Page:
Kilauea Lava Creeps Toward Hawaiian Neighborhood

Kilauea volcano
Lava from Kilauea volcano is five to seven days away from the Kaohe Homesteads neighborhood. (Image credit: Hawaii Volcano Observatory)

A partial evacuation is already underway in Hawaii's Kaohe Homesteads neighborhood, where slow-moving lava from Kilauea volcano is about a week away from the cluster of homes and ranches.

Residents have not been asked to leave, but people are moving animals out of the area, according to news reports. The lava is creeping through a forest reserve, and smoke from the burning trees and brush can create harmful levels of pollution depending on wind direction. [Watch: Hawaii Lava Flow Threatens Homes

The Hawaii Volcano Observatory (HVO) is closely monitoring the June 27th flow, named for the day it spewed from a vent in Pu'O O'O crater. The lava has advanced 8.3 miles (13.4 kilometers) since June 27, the HVO said.

Pu'O O'O crater is part of Kilauea's East Rift Zone. Vents and fissures in the rift zone have been oozing lava non-stop since Jan. 3, 1983. The long-lasting eruption has destroyed more than 200 structures, including the Hawai`i Volcanoes National Park visitor center, the Royal Gardens subdivision and many homes and buildings in the town of Kalapana.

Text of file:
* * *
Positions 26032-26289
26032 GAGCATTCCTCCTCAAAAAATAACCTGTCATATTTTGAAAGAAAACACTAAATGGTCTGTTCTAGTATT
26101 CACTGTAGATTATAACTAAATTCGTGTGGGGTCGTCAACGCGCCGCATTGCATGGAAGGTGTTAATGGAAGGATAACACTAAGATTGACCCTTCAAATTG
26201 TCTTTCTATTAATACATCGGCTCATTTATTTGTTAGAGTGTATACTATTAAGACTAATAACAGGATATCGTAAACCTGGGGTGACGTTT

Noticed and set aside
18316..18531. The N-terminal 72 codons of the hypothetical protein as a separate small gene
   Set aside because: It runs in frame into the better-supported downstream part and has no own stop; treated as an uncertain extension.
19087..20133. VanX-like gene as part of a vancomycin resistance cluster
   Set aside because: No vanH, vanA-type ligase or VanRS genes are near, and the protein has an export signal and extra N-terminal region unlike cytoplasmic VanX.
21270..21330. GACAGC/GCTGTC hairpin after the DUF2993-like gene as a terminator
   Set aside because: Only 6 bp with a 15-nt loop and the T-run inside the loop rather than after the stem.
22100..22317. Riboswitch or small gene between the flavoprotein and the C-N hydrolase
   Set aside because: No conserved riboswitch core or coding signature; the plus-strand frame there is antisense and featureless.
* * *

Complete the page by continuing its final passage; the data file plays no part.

For the last few years, lava from Pu'O O'O crater mostly streamed south toward the ocean. But the June 27th flow erupted from a vent on the northeast flank of the crater. (Lava flows also traveled northeast of Pu'O O'O crater between 1983 and 1986.)

Trees burst into flame as lava creeps through the Wao Kele o Puna forest reserve. (Image credit: Hawaii Volcano Observatory)

The new lava headed northeast into rough ground rumpled by deep cracks and depressions, and then disappeared underground for a few weeks into one of these cracks. On Sept. 2, lava welled up out of the crack and surfaced again, less than a mile (1.3 km) from the closest homes in Kaohe Homesteads.

Civil defense officials have held four meetings with community members to discuss possible threats from the oncoming lava flow. Access to neighborhood roads has been restricted to residents, and a state of emergency was declared for the county.

Email Becky Oskin or follow her @beckyoskin. Follow us @livescience, Facebook & Google+. Original article on Live Science.

Becky Oskin
Contributing Writer
Becky Oskin covers Earth science, climate change and space, as well as general science topics. Becky was a science reporter at Live Science and The Pasadena Star-News; she has freelanced for New Scientist and the American Institute of Physics. She earned a master's degree in geology from Caltech, a bachelor's degree from Washington State University, and a graduate certificate in science writing from the University of California, Santa Cruz.